Nobel laureate John Hume will celebrate his 80th birthday at home today, surrounded by his family.
‘Ireland’s Greatest’, who has been in ill-health for a number of years now, is understood to be spending the day with his wife, Pat, his children and close friends.
Born on January 18, 1937, John Hume is regarded as one of the most important figures in the recent political history of Ireland and one of the architects of the Northern Ireland peace process.
In 1998, he was co-recipient of the Nobel Peace Prize, with David Trimble, and, in 2010, he was named “Ireland’s Greatest” in a public poll by Irish national broadcaster RTÉ to find the greatest person in Ireland’s history.
Mr Hume’s wife, Pat, recently talked about his ongoing struggle with dementia which first manifested itself in the late 1990s.
Mrs Hume said her husband had “severe memory difficulties” and “doesn’t like being away from home”.
Mr. Hume’s successor as SDLP leader and Foyle MP, Mark Durkan, has this week paid tribute to him as the person who “provided us with the platform to build a better future”.
He added: “John has the appreciation and affection of people the length and breadth of Ireland for what he stood for, what he stood against and what he withstood. When the violence and intransigence of others were wounding hope and ruining lives, John stood up to keep the hope of peace and democratic sharing alive.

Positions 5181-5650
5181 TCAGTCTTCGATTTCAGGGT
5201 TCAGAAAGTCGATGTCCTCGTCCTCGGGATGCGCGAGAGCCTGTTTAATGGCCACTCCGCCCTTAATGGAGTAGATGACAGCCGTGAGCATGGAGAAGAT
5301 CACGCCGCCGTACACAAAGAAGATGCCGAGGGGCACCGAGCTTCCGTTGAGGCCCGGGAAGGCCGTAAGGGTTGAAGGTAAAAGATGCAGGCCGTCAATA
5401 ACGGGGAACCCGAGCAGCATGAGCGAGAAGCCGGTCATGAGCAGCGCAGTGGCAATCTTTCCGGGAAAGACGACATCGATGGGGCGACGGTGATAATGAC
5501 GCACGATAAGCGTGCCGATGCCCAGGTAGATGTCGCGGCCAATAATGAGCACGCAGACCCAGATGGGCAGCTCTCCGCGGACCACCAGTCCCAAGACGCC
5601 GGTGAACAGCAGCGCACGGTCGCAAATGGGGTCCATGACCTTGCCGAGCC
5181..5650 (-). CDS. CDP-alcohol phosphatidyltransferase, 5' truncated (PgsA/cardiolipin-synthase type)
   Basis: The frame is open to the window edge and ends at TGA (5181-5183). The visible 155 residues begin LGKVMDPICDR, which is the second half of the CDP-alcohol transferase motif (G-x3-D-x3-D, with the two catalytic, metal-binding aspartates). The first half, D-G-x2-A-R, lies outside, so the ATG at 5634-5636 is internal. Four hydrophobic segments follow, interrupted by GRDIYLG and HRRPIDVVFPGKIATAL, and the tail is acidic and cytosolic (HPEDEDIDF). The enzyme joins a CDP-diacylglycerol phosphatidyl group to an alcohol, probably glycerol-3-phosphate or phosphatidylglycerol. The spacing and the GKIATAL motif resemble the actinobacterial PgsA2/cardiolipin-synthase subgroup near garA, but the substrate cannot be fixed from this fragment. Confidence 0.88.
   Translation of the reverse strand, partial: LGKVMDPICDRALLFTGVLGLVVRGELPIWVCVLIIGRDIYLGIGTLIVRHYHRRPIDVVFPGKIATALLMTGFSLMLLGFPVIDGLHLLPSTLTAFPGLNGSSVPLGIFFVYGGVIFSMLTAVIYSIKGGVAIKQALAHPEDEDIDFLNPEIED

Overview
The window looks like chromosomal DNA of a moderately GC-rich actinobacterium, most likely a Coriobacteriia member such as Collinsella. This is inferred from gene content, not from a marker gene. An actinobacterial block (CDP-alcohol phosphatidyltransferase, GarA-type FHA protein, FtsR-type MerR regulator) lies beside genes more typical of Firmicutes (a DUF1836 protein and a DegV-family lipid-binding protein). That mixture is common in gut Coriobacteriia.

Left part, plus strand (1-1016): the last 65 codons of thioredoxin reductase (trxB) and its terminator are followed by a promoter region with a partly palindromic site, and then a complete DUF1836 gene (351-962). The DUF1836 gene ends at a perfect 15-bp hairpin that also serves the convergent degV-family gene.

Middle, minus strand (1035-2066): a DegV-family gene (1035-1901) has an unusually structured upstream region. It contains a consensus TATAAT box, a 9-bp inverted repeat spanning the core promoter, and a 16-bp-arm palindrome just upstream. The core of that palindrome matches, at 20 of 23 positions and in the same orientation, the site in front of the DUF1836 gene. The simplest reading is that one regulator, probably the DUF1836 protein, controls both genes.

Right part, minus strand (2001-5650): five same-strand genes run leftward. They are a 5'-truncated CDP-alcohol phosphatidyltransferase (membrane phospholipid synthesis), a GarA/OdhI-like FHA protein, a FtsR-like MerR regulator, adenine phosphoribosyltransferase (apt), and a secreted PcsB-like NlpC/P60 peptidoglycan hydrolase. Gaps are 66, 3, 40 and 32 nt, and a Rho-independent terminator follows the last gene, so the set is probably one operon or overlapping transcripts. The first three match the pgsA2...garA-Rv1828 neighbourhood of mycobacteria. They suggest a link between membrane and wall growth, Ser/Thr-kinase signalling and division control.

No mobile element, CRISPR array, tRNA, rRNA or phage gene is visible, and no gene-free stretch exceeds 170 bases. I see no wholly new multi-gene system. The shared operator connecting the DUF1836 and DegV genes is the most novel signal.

“He championed solidarity, social justice, human rights, economic priority and international cohesion.
“People can write memoirs that put them at the centre of the peace process, at the centre of agreement and breakthrough, but it was John Hume who drew the map, wrote the plan and led the way.
“He provided the sat-nav that brought everyone from their different and hopeless positions to the place of peace, shared institutions and stability.”
Mr. Durkan said that, through dark and turbulent times, Mr. Hume served as “an engine for change, an anchor for stability and a compass for hope – not only in Ireland but internationally.”
“In the uncertainty and recrimination of this week, questionable political standards and the wider anxieties and prejudices surrounding ‘Brexit moves’ and ‘Trumpism’, it is timely to celebrate a man who Seamus Heaney said, “Always stood in the indicative”.